Ethics Commission Dismisses the John Barranco and Richard W. McDonough Adjudicatory Proceedings
Age of the cases and ongoing federal investigation cited as reasons to dismiss the matters
The State Ethics Commission approved a Joint Motion to Dismiss the Proceedings in the adjudicatory matters involving Merrimack Special Education Collaborative employees John Barranco and Richard W. McDonough. Both adjudicatory proceedings were initiated in August 2011 by the Commission’s Enforcement Division filing Orders to Show Cause formally alleging that Barranco and McDonough violated G.L. c. 268A, the conflict of interest law. As to Barranco, the Order alleged that, as Executive Director for the Merrimack Special Education Collaborative, a municipal agency, or as Executive Director of the private Merrimack Education Center, exercising control over the Collaborative’s activities, Barranco violated the conflict of interest law by arranging for McDonough, a lobbyist for the Center, to have a position at the Collaborative in which McDonough did almost no work, but which enabled him to receive public pension benefits to which he was not entitled. As to McDonough, the Order alleged that he violated the conflict of interest law by misusing his official position with the Collaborative to receive public pension benefits to which he was not entitled.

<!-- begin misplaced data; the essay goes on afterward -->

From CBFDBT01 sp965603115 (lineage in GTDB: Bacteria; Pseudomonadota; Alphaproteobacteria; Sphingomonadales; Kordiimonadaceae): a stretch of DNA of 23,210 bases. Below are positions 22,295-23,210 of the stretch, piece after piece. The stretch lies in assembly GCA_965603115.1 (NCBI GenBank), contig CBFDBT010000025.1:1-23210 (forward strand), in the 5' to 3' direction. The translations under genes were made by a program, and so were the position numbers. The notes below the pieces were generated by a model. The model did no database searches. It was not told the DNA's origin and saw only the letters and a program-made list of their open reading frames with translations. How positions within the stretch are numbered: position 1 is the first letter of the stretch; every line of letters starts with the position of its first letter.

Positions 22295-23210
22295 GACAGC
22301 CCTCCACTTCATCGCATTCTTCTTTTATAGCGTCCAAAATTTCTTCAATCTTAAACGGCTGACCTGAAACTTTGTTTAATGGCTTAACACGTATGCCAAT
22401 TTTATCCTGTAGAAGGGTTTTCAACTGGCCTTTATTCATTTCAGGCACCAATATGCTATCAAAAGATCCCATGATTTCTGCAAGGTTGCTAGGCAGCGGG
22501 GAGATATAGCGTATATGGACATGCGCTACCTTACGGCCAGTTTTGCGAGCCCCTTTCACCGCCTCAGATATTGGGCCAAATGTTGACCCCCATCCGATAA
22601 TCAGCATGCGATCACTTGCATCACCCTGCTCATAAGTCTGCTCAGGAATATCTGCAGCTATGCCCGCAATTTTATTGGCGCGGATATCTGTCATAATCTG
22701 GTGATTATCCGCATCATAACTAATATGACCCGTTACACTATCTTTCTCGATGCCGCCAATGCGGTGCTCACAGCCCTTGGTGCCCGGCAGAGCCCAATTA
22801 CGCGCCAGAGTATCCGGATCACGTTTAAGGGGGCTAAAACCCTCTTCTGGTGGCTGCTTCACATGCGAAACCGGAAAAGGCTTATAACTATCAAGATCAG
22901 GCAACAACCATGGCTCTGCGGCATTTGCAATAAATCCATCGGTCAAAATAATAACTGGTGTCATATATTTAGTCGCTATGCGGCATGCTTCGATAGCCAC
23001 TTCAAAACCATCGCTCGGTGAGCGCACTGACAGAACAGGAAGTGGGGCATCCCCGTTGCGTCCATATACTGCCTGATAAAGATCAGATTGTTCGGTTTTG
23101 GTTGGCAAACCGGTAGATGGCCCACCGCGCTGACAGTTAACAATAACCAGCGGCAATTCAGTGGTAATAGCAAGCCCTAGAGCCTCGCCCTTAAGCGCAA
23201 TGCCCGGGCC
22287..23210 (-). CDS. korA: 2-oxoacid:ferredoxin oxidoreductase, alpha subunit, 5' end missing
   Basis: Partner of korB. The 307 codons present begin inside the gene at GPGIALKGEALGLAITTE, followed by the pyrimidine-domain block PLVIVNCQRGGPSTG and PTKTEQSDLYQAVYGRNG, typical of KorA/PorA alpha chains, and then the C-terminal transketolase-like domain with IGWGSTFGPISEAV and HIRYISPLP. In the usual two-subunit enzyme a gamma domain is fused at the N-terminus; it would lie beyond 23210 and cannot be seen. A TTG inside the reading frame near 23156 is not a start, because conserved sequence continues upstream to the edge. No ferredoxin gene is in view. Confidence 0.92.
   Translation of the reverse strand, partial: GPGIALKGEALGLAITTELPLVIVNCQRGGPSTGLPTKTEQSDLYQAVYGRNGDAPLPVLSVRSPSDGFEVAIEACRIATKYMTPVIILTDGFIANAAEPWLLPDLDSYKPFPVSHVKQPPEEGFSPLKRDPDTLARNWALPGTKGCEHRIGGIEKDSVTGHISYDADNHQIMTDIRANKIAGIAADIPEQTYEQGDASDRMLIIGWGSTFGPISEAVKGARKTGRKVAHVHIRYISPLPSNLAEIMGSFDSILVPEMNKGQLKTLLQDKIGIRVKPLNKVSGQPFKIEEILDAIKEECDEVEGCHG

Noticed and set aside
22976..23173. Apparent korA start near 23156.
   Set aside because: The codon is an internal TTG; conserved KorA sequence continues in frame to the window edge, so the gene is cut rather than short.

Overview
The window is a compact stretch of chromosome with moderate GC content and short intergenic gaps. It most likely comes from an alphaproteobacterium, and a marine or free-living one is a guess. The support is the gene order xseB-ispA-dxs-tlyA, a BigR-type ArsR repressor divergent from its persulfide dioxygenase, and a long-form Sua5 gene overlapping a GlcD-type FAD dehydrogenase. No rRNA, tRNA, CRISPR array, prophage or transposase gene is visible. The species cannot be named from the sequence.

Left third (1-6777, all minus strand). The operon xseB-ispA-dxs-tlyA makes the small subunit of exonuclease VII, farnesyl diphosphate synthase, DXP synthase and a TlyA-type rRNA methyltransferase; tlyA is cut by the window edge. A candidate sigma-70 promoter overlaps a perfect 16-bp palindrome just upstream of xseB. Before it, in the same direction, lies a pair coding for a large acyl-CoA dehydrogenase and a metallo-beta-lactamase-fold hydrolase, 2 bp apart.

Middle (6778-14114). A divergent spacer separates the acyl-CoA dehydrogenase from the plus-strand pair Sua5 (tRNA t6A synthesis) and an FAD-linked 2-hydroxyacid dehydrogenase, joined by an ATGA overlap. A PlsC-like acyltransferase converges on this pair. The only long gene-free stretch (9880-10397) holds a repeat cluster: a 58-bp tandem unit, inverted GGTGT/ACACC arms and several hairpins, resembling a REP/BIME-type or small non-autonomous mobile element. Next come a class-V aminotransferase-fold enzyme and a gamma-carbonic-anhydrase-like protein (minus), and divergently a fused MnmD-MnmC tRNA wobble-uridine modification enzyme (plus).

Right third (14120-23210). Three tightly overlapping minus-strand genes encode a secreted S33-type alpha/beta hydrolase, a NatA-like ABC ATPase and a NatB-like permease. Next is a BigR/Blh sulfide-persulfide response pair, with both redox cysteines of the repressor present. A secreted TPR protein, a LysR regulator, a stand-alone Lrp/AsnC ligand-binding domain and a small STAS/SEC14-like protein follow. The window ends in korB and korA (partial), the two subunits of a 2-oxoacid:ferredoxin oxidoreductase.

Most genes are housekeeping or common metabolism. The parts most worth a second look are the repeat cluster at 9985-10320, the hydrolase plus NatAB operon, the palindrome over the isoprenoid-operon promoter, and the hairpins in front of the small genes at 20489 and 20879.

In dismissing the cases against both Barranco and McDonough, the Commission cited the existence of an ongoing related federal investigation by the U.S. Attorney’s Office. As to McDonough, the Commission also noted that McDonough is in federal prison after being convicted on unrelated charges and that he is not scheduled to be released until January, 2018.
In the Final Order issued for each proceeding, the Commission noted that the allegations underlying the federal investigation were first made public in 2011 and, therefore, concluded, “[w]hile the Commission may stay rather than dismiss a pending adjudicatory proceeding at the request of another agency, the Commission believes that it should dismiss rather than stay these proceedings because, given the length of time that already has passed, further delays at the request of another agency are not consistent with the interests of justice.”